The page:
There are modern dough mixing machines, but the men take pride in their 178 year old brick ovens. There are 3 large fire wood ovens that can take in 40 trays of bread. Weerasinghe explains, “Our men work in 2 shifts. The night shift begins at 8 pm, after the inmates have dinner. This team makes the bread and finish at 5am. They get the following day off. The morning shift begins by 6.30 am and ends at 3 pm. By 10 am we have baked sugar coated buns, butter cake, sponge cake, rolls, fish buns and pastries. We sell these items at the prison canteen and welfare bakery shop. The NAITA organization awards the NVQ level-1 certificate for baking to prisoners. Once they leave, they have a skill to find work. We also accept orders for cakes and pastries. The public can contact the officer at the welfare shop’.

Path to progress

The Prison Head Quarters headed by Commissioner General Prisons H.M.N. Dhanasinghe has many other productive industries as well. They not only teach prisoners a new skill, but also give them a meaning in life with something to achieve and live for. The inmates actively make their own soap (7,500 bars a year), broom sticks (1,500 a year), and coir rugs.

 

They also stitch 10,500 prison uniforms annually along with 3,500 release uniforms (worn when they depart from jail). The men also engage in printing, using computers for digital designing. The press turns out 13,000 envelopes each year. In addition a large dairy farm is operated in Weerawilla.

We witnessed the large kitchen, where prisoners cook lunch and dinner for more than 3,000 persons. Cutting fish here is a refined art as each slice must weigh 56 grams as per the Prison Ordinance. The men keep cooking in batches as the prepared food is taken by inmate overseers. The steam laundry is another marvel inside Welikada. Until a few years ago the bed linen of the entire General Hospital Colombo was washed here.

Welikada has another unique record; it has the world’s first prison scout group founded in 1922. It has 72 inmates now who are taught by Sergeant Janaka. In addition the prisoners have their own dance troupe,who have jubilantly won state awards. In the recent past inmates have been allowed calling facilities to their homes on prior request, though each conversation is recorded. It enables them to check on the welfare of their wives and children. Religious freedom prevails as inmates can attend prayers at the Buddhist temple, Hindu Kovil, Church and Mosque built inside the premises. Sunday is a day of rest for all inmates.

The prisoners at Welikada begin their day by 6 am, and take a shower and have breakfast. A jailor takes a head count and at 7 am they are divided into working groups and sent to the above industries, under guard. By 11.30am they return for lunch and by 1.30pm it’s back to work and they stop at 4.30pm.

On returning to their cells and wards by 5pm they are counted again. Most wards have television where they watch the news and selected dramas after dinner. By 8.30 pm its lights out, except for a few who are studying for exams. Even as the prisoners are asleep the alert jailors on night duty take a final count at 1.30 am. In case of an attempted escape the guards can shoot the inmate below the knee.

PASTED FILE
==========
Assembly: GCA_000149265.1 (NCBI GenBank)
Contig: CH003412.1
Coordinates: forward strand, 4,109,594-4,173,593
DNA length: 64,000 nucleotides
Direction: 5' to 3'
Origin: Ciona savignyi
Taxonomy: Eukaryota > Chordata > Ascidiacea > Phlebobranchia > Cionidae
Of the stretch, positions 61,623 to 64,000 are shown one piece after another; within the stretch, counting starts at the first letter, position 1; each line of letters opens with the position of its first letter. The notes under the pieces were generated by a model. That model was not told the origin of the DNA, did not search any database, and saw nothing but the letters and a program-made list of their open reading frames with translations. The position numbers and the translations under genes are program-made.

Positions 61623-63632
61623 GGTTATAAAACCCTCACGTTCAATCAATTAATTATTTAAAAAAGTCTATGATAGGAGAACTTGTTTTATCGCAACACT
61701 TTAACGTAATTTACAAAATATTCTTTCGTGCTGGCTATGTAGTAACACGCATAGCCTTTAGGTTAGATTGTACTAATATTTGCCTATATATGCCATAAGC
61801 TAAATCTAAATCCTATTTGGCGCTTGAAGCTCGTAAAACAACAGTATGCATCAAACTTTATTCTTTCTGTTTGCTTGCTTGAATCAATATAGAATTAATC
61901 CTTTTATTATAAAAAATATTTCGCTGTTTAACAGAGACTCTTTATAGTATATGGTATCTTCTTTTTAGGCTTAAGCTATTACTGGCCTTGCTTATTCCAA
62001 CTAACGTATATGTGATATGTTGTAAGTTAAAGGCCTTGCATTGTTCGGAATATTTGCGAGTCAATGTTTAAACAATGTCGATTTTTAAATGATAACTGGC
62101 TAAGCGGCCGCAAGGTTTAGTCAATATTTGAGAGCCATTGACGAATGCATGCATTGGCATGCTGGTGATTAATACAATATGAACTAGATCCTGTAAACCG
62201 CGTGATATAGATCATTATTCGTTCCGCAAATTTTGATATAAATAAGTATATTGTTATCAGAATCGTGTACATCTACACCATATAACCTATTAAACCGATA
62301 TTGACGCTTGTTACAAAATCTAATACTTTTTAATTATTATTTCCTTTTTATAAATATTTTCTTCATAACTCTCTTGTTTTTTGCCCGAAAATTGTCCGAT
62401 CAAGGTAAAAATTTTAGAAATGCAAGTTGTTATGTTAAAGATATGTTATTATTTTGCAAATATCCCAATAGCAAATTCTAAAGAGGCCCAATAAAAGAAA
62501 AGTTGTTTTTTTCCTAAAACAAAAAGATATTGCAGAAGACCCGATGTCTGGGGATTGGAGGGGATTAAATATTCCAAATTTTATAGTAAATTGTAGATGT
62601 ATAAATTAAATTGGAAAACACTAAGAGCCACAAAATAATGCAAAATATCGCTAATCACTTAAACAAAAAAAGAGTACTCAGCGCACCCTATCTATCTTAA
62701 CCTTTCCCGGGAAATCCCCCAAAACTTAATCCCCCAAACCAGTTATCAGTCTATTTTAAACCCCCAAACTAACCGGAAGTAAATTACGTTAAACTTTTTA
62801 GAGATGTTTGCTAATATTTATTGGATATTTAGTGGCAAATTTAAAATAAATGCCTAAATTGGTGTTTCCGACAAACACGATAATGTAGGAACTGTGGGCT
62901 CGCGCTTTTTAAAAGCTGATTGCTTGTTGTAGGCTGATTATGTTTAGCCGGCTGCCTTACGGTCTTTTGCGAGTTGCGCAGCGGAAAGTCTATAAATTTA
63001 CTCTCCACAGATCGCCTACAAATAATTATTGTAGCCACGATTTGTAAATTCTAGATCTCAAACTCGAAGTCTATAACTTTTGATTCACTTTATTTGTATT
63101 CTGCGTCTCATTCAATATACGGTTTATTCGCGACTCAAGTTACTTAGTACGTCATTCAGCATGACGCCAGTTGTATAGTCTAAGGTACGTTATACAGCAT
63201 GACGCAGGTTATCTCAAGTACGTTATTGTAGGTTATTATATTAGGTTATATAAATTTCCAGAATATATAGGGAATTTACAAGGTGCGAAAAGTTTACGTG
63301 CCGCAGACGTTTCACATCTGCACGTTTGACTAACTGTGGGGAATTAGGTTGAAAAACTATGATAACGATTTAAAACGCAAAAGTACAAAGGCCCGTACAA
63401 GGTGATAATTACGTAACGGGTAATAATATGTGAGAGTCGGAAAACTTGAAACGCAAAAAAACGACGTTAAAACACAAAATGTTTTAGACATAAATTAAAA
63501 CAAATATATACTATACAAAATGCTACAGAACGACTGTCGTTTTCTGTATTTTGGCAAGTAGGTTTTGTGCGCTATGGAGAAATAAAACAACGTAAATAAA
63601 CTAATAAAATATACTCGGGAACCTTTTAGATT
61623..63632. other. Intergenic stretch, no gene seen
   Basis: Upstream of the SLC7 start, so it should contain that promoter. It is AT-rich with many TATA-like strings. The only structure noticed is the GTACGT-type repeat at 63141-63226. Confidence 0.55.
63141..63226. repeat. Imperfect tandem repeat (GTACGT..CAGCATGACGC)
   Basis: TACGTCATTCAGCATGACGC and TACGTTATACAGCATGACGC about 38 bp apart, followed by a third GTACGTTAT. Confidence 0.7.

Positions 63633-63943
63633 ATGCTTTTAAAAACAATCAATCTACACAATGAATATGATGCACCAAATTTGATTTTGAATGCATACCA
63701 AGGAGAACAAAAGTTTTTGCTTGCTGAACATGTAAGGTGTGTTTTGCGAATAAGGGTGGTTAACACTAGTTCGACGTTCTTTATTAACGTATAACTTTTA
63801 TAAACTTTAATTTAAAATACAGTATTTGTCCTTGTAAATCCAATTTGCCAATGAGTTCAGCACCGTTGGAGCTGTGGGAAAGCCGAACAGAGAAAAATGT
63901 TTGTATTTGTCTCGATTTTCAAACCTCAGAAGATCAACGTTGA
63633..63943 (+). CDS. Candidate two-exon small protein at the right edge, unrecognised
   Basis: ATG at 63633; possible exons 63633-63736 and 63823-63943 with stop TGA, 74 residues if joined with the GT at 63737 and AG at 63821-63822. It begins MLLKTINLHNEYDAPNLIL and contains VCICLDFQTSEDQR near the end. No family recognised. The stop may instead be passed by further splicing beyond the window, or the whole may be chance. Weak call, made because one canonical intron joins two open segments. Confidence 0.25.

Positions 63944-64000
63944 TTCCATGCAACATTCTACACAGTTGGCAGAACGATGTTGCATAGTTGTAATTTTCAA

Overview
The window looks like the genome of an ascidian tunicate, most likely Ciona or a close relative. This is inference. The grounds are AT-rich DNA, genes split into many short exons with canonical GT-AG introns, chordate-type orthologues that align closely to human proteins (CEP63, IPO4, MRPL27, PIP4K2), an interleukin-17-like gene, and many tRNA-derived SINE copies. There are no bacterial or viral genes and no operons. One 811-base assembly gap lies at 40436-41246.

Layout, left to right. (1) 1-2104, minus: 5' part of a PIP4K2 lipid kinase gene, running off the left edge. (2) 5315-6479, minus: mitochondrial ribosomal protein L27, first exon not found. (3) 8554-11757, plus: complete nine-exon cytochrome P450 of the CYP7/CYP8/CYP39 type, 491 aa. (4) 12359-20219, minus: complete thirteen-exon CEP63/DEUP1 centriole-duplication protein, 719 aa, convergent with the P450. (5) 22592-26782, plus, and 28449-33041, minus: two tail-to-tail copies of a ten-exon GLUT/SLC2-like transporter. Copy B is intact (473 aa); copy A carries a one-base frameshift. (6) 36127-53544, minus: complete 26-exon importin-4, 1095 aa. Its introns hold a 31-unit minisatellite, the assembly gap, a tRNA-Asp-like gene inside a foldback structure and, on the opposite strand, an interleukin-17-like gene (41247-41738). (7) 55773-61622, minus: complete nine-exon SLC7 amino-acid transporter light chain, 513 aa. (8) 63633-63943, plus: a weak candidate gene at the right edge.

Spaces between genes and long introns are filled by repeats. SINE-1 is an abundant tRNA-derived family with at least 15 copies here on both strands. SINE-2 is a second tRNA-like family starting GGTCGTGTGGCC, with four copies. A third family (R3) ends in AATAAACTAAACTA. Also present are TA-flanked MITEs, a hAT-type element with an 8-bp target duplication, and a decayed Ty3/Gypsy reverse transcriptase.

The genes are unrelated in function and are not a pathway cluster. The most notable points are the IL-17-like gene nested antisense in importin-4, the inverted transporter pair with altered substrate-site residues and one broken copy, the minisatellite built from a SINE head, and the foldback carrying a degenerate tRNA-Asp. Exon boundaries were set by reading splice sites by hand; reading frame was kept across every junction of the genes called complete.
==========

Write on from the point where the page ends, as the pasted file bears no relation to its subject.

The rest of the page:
Prison guards, jailors and staff play a key role in rehabilitation. They work in the Escort Branch (which transfers inmates from jail to courts), Registration Branch, Discipline Branch which reviews inmates’ progress and recommends them for Presidential pardons. MSK Branch covers guard duties, and the hospital (with 250 beds) and dispensary take care of the sick inmates. Prisoners with psychiatric conditions are carefully looked after in Ward-5 of the hospital. Those with suicidal tendencies and attention seeking disorders are subject to one-on-one counselling.

Ratnayake explains, “When inmates are released they are often not accepted by society. It happens in cities and villages. A prisoner serving a 1 year sentence, after release cannot find a job and becomes frustrated. He needs money to live and takes to crime again. Society must change the way they view released prisoners. The inmate’s families are subject to criticism and shame.”

At present there are 23,034 prisoners in Sri Lanka. This also includes foreigners, mainly on drug related charges. All inmates remain scorned by a self righteous society and rejected to a certain extent by their own families. A convict had painted on a wall- ‘the peace that you seek is within you’. Academics opine that the Department of Prisons must change their name to Department of Corrections. Rehabilitation is a gradual process. Every prisoner is a human being with a conscience and emotions. Every human being deserves a second chance to repent and appreciate the gift of life.

(Sunday Observer)